It sometimes feels embarrassing to identify as a Sufjan fan, though I haven’t quite figured out why that is. Not only has he played more than 20 instruments on his albums, each at a professional level, but he’s written everything from classical symphonies to comic books to pop songs and string quartets. Everything Sufjan makes is conceptual, whether an album of folk songs exploring personal history and a sense of location in specific U.S. states (i.e. Greetings from Michigan: The Great Lakes State) or his most recent album of meditations on the death of his mother (Carrie & Lowell). Just because Sufjan isn’t self-promotional the way most people of his creative fortitude are doesn’t make him less of an artist. In fact, it makes him more.

After an unsurprising home-run show from Kurt Vile and the Violators, the rest of my mushrooms kicked in late, and God, do I hate tripping at night. Where did these people all come from? What are they on? Do they know what I’m on? What am we all doing here? Why the fuck is Florence and the Machine closing this entire festival? 

From the suffocating crowd gathered bizarrely for Florence, Mara walked me over to a nice empty field bathed in fluorescent lights, signs like “GIANT PIZZA SLICES” and “YAKISOBA NOODLES” lining the perimeter. “I feel stuck in ugly thoughts,” I said. “It’s hard to describe.” She rubbed my back and said she’d stay up with me all night if she had to. I fell asleep right there, my head pressed into her lap, in seconds.

She woke me up when everything was over, and I remembered something I read somewhere — that even the worst trips always end well. You always learn something, even if you don’t know what.

As we started up the long and dusty, winding path to camp, I saw some things I hadn’t seen before: all the people at the edges of the stages smoking cigarettes, shooting the shit with their friends, laughing like you do when you're not thinking of anything but how good you feel. A banner hanging huge and commercial above us, reading: “THANK YOU FOR BEING PART OF SASQUATCH! 2016.” 

Further on, I saw that there were so many stars, the stadium lights turning off one by one behind us. When we crossed the creek you have to cross, I heard frogs croaking the way they do at night. I even heard crickets. And for a second, it felt like the middle of nowhere.

Photos by Brinkley Capriola

June 30, 2016 04:15 PM

Beall Hall is a great place to hear chamber music and especially to hear very small ensembles: The room is so lively and sensitive it's like sitting inside a giant musical instrument. The air rings like a bell with the slightest touch from the musicians, and last night's string trio made the most of it.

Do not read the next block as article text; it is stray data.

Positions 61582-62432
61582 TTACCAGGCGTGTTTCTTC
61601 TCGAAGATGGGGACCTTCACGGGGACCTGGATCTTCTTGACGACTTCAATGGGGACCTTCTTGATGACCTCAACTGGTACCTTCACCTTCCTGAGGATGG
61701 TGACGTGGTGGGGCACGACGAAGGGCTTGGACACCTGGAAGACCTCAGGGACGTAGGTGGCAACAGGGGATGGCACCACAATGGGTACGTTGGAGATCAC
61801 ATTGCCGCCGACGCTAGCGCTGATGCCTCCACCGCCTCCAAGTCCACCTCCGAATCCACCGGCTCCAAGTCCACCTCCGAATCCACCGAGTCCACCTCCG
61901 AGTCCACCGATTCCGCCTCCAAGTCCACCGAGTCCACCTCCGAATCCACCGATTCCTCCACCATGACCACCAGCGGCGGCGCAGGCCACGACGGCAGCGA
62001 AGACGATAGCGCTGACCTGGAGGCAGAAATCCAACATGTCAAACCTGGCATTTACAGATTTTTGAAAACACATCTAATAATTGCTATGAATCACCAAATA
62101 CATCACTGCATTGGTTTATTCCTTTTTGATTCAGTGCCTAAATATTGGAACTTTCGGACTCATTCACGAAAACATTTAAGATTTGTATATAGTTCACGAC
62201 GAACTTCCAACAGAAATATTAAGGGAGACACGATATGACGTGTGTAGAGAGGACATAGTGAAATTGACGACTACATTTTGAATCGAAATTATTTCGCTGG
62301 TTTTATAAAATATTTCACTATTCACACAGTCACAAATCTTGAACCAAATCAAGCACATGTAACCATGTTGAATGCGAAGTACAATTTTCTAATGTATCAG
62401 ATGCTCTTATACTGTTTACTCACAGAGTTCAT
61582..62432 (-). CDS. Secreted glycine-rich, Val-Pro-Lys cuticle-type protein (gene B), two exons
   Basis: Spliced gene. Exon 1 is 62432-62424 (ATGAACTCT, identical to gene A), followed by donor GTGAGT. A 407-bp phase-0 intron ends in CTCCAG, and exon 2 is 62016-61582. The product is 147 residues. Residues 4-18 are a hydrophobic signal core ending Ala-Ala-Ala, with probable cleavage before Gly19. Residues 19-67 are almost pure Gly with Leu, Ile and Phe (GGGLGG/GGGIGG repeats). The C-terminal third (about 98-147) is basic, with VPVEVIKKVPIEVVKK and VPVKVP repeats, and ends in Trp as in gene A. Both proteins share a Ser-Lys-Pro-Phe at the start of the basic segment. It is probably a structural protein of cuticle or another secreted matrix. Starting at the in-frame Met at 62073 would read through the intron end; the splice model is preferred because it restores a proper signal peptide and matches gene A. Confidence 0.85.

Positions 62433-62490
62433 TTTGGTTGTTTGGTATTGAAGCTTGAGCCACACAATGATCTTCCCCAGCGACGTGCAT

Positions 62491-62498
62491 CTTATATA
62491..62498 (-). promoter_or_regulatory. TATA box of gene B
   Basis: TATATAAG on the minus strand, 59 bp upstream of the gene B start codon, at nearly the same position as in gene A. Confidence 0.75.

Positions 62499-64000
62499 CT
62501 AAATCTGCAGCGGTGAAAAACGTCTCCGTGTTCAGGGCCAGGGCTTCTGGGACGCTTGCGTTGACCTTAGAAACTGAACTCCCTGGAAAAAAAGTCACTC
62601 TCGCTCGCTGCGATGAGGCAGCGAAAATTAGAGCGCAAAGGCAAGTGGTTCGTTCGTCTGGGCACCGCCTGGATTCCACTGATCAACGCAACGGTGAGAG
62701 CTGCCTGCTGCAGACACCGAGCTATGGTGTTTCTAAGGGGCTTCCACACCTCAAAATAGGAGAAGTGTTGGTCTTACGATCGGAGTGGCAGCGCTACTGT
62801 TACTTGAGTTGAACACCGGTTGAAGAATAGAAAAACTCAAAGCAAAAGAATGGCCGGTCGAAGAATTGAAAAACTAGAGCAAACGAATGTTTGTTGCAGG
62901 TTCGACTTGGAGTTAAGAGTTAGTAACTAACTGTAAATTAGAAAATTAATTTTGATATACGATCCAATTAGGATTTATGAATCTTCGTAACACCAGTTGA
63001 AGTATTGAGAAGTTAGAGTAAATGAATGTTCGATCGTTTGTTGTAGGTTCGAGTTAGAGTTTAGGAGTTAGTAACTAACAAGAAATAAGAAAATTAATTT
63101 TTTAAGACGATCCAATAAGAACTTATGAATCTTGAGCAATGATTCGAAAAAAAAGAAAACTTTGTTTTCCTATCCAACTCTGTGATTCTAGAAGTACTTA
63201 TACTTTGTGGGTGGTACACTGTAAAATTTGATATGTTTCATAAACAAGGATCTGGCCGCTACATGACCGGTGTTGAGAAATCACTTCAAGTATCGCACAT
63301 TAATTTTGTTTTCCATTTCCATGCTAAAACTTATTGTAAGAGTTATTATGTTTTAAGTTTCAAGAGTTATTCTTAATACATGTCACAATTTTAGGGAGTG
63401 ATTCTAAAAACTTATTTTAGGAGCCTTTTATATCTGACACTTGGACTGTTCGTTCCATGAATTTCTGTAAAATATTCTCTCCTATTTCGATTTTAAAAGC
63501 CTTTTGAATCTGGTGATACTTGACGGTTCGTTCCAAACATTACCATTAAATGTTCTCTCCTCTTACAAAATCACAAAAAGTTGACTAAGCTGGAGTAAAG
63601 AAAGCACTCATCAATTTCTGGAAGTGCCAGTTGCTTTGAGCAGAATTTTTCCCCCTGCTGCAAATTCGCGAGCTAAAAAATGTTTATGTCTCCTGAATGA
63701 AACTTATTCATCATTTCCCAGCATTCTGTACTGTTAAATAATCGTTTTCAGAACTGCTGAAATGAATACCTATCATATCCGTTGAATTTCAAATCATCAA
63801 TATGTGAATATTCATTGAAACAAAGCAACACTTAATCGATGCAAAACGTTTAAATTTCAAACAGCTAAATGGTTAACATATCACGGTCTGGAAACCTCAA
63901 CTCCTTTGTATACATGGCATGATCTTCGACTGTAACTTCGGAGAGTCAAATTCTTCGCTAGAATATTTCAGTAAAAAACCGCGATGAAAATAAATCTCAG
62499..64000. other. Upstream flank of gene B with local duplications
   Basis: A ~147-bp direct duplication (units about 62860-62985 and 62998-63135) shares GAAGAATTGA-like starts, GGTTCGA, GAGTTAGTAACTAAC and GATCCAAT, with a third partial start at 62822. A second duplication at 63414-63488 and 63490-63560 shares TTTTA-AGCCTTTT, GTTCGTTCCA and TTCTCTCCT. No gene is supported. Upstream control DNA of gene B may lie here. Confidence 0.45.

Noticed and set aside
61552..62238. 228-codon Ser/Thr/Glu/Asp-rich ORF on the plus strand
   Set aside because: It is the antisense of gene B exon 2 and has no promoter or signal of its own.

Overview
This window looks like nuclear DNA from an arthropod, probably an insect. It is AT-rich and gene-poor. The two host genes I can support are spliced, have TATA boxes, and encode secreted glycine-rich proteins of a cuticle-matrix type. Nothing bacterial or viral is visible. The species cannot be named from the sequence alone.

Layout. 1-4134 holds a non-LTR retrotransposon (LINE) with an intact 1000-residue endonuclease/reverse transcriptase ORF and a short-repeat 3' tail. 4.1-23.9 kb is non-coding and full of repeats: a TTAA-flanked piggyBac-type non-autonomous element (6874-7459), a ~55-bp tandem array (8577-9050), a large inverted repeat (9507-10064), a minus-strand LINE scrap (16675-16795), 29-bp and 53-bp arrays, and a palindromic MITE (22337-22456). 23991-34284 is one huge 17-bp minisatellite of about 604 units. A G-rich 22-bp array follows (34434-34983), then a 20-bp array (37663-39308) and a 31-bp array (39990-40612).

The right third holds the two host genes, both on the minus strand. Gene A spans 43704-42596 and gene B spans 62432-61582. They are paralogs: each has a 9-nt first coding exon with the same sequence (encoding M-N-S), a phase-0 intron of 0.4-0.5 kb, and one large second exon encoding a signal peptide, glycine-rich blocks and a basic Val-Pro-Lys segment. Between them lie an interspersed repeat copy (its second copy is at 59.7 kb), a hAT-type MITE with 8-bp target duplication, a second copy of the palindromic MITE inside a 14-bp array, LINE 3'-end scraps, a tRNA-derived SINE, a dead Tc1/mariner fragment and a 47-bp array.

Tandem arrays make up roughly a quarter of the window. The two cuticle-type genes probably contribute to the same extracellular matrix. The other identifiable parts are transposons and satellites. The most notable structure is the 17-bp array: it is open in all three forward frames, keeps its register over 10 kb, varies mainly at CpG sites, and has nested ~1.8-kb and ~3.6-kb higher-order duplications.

The short opening Haydn trio had great thoughtfulness and just the right amount of whimsy. The musicians gave each section of each movement its own distinct voice, like a series of characters jumping onstage, each with his or her own costume and personality. Violinist Ida Kavafian played with great command, without sacrificing buoyancy and fun.

In the D-major Beethoven, the trio showed audacious rhythmic skill, giving listeners that pleasingly headlong feeling of almost but not quite stretching it too far. This was especially true in the Andante quasi allegretto, where the the musicians maintained a confident pulse while shifting speed within a phrase or even a single bar.

The effect was a little like the fun of being on a thrill ride at the County fair: you know you're safe, so you can just sit back and enjoy the wonderfully delirious momentum.

Somehow, Beethoven can make a violin, a cello and a viola sound like a whole orchestra. The trio's fortissimos in this piece didn't sound like three strings hitting a chord together, but rather like the big, oceanic swells of one of the composer’s symphonies.

The six-movement Mozart Divertimento that made up the second half of the concert gave many opportunities to hear each instrument shine on its own, as delicious Mozart melodies bounced from one to another.  What a treat to hear Peter Wiley, cellist of the Guarneri String Quartet, here in Eugene. He played with a mesmerising, silky tone and hypnotic composure.  And violist Steven Tenenbom--especially in the Allegro--seized the audience’s attention with his playing, completely free while completely assured, delightfully filling the hall with music.

Accenting the Divertimento, a less-enthralled patron in front of us decided to contribute to the performance by taking out her glowing smartphone, and plainly scrolling through Facebook, Twitter, rearranging her personal contacts, and sending a few emails, as the music played. (A thought: Would Mozart have written anything if there'd been Snapchat or Vine in the 1700's? Would we have his oeuvre of miraculous work if he’d had access to an endless supply of distracting baby panda videos? Discuss.)

After finishing with her mid-concert online foray, the audience member pulled out her checkbook, and during the softest, most achingly beautiful part of the andante, made a big show of writing a check -- even accounting for it in her checkbook ledger.